Free Minds & Free Markets


Mostly law professors, blogging on whatever we please since 2002 · Hosted by The Washington Post, 2014-2017 · Hosted by Reason 2017 · Sometimes contrarian · Often libertarian · Always independent

The scandularity is near!

Episode 205 of the Cyberlaw Podcast

Today's news roundup begins with Maury Shenk and Brian Egan offering their views about the Supreme Court oral argument in the Microsoft Ireland case. We highlight some of the questions that may tip the Justices' hand.

Brian and I dig into the Dems' reply memo on the Carter Page FISA application. I'm mostly unshocked by the outcome of the dueling memos, though I find one sentence of the application utterly implausible. I also foresee a possible merging of the Clinton-Obama Trump-smearing scandal with the Trump-Russia collusion scandal – call it the scandularity!

In other Russia news, the Justice Department is standing up a task force on all things cyber. Jim Lewis and I disagree about whether Russian hacking of the electoral infrastructure is likely to be a serious problem in 2018. We agree that the Twitter bot war on the American body politic will continue, since it seems to be a pretty cheap hobby for Putin's favorite supplier of catered meals. Indeed, he seems to have gotten into the business as a way of squelching online protests that his school lunches were lousy. I suggest that Michelle Obama probably wishes she'd heard about that tactic sooner.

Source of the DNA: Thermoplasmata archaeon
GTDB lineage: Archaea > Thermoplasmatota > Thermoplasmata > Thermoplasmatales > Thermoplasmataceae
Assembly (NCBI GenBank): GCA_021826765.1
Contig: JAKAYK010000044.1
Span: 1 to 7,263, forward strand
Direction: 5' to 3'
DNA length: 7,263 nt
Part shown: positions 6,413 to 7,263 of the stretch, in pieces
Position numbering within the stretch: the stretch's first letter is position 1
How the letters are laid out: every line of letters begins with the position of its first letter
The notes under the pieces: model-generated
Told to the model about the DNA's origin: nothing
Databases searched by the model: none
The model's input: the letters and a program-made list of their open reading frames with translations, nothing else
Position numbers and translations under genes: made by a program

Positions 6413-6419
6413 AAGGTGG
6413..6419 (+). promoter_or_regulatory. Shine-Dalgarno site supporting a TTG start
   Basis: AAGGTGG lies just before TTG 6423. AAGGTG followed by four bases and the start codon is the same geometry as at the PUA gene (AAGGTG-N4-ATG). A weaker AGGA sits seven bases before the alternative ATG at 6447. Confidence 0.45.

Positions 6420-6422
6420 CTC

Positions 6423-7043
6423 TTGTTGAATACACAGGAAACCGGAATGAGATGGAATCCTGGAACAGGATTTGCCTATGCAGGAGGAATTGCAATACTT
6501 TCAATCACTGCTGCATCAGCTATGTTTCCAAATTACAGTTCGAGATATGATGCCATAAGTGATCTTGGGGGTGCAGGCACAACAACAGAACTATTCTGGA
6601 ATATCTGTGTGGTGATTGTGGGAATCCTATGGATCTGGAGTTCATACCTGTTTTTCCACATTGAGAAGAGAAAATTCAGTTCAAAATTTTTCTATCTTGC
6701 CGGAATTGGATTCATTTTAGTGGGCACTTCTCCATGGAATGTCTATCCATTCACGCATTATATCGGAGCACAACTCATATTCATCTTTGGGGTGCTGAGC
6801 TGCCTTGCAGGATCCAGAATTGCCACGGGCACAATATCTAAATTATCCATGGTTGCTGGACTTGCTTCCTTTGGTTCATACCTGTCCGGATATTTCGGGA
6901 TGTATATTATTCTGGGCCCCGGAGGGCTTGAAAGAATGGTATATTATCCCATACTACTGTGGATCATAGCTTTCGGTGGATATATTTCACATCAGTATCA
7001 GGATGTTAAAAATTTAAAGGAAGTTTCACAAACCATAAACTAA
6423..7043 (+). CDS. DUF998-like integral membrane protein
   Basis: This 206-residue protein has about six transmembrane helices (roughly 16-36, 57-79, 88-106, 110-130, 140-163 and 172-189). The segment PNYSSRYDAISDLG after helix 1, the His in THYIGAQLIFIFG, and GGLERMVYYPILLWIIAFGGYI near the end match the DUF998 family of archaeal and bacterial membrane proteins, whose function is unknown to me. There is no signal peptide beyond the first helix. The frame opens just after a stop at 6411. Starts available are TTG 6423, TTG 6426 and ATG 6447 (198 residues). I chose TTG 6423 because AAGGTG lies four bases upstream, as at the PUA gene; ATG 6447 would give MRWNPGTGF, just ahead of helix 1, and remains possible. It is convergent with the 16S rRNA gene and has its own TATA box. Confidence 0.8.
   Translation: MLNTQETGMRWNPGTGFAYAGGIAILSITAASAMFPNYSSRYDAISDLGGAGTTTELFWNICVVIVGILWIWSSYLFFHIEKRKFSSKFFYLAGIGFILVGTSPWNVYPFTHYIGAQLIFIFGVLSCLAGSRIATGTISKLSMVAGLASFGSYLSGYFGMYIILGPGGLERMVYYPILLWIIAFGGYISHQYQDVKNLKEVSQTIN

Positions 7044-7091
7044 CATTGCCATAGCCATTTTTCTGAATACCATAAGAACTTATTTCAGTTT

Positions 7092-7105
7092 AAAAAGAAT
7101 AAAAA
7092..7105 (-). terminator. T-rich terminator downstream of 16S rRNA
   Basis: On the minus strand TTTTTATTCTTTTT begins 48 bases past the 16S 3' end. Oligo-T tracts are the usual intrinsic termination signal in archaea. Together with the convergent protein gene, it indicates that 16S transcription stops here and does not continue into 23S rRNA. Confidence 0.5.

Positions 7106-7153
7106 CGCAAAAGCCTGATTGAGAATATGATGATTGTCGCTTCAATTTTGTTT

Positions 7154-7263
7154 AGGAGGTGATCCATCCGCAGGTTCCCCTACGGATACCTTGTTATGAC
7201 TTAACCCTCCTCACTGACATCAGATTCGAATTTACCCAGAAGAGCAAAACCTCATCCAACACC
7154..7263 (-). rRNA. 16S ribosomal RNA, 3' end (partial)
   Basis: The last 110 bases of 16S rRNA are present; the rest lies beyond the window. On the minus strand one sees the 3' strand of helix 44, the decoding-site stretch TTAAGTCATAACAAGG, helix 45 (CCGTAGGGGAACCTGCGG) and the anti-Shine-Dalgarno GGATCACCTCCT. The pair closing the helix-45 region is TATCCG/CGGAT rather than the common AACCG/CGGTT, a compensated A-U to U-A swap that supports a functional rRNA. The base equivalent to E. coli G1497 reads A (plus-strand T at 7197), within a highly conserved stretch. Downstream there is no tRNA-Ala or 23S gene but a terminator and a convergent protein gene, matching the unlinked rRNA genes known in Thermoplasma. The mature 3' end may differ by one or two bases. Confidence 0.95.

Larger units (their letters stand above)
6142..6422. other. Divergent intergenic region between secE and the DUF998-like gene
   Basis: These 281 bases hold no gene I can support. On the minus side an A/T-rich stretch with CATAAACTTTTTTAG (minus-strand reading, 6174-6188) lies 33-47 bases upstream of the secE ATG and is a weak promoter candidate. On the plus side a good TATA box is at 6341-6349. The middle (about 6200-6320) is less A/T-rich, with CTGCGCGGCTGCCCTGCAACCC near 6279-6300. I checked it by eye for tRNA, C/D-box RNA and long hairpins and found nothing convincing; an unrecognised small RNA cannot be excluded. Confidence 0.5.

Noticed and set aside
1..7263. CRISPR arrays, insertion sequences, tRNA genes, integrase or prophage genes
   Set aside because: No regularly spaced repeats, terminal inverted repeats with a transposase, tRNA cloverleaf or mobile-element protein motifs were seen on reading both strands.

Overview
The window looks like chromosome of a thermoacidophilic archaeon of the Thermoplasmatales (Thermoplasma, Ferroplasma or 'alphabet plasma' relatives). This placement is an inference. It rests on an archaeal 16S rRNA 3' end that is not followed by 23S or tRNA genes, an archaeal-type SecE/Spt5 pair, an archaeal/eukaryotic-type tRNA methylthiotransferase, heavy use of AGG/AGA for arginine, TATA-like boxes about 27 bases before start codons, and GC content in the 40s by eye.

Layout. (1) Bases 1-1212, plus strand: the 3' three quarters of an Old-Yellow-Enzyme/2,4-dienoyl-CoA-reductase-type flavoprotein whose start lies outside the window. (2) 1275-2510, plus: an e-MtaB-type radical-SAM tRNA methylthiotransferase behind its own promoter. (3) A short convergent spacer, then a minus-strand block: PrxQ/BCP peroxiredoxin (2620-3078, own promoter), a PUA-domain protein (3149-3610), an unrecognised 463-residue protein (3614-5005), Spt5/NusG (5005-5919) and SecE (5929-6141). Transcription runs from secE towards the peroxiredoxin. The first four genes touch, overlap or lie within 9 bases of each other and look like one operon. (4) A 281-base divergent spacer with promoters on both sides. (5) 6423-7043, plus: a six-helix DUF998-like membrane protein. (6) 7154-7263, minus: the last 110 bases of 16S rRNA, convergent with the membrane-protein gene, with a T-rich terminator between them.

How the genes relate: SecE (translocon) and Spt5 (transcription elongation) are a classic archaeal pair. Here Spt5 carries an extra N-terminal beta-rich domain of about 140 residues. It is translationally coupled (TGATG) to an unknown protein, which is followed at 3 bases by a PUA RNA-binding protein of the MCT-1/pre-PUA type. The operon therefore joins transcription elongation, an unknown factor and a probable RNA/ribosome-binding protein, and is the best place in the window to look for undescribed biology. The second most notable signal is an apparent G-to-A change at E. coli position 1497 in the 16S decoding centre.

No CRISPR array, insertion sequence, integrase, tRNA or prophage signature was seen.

Google has announced an Advanced Protection program for people who think they may be high value targets for government cyberespionage. In a Cyberlaw Podcast first, I offer a product review. Short version: I'm still using it, despite some flaws in what looks like a beta program, but as a supply chain buff, I can't help wondering who the hell Feitian Technologies is and what ties they have to the Chinese government.

March 1 is D-Day for Apple moving the crypto keys for Chinese IPhones' iCloud data to China.

And Keeper continues to pursue its misguided STFU libel suit against Ars Technica. Ars Technica's answering brief is here. While security researchers have been wasting their time on politically correct whining about the Computer Fraud and Abuse Act, libel suits are turning into far more effective tools for chilling security research.

Finally, for fans of the podcast in the Washington area, Steptoe is thinking of hiring a part-time intern to handle much of the organizational work associated with the podcast. If you're interested, keep an eye on , which is where we'll post the position if this idea bears fruit.

As always The Cyberlaw Podcast is open to feedback. Send your questions, suggestions for interview candidates or topics to or leave a message at +1 202 862 5785.

Download the 205th Episode (mp3).

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  • Sarcastr0||

    The FBI brought a FISA request and were denied? That's the real headline!

    I wouldn't play guilt-by-Ukrainian-association of you want to be an ally of Trump...

    And what was the end-game of your Uranium One conspiracy between the six agencies required to sign off on CFIUS requests? Was Russia going to run out of Uranium? Are we going to now? Canada?

  • Sarcastr0||

    You are second-guessing a process that interrogated the effect on our national interest and found the burden insufficient to interfere with the free market.

    Marginal increases in energy prices are not a good enough reason. And Australia may have problems, but you are the first I've heard citing windmills as one of them.

    Your 'IF GLOBAL WARMING WHY COLD' is really dumb.

  • Greg F||

    And Australia may have problems, but you are the first I've heard citing windmills as one of them.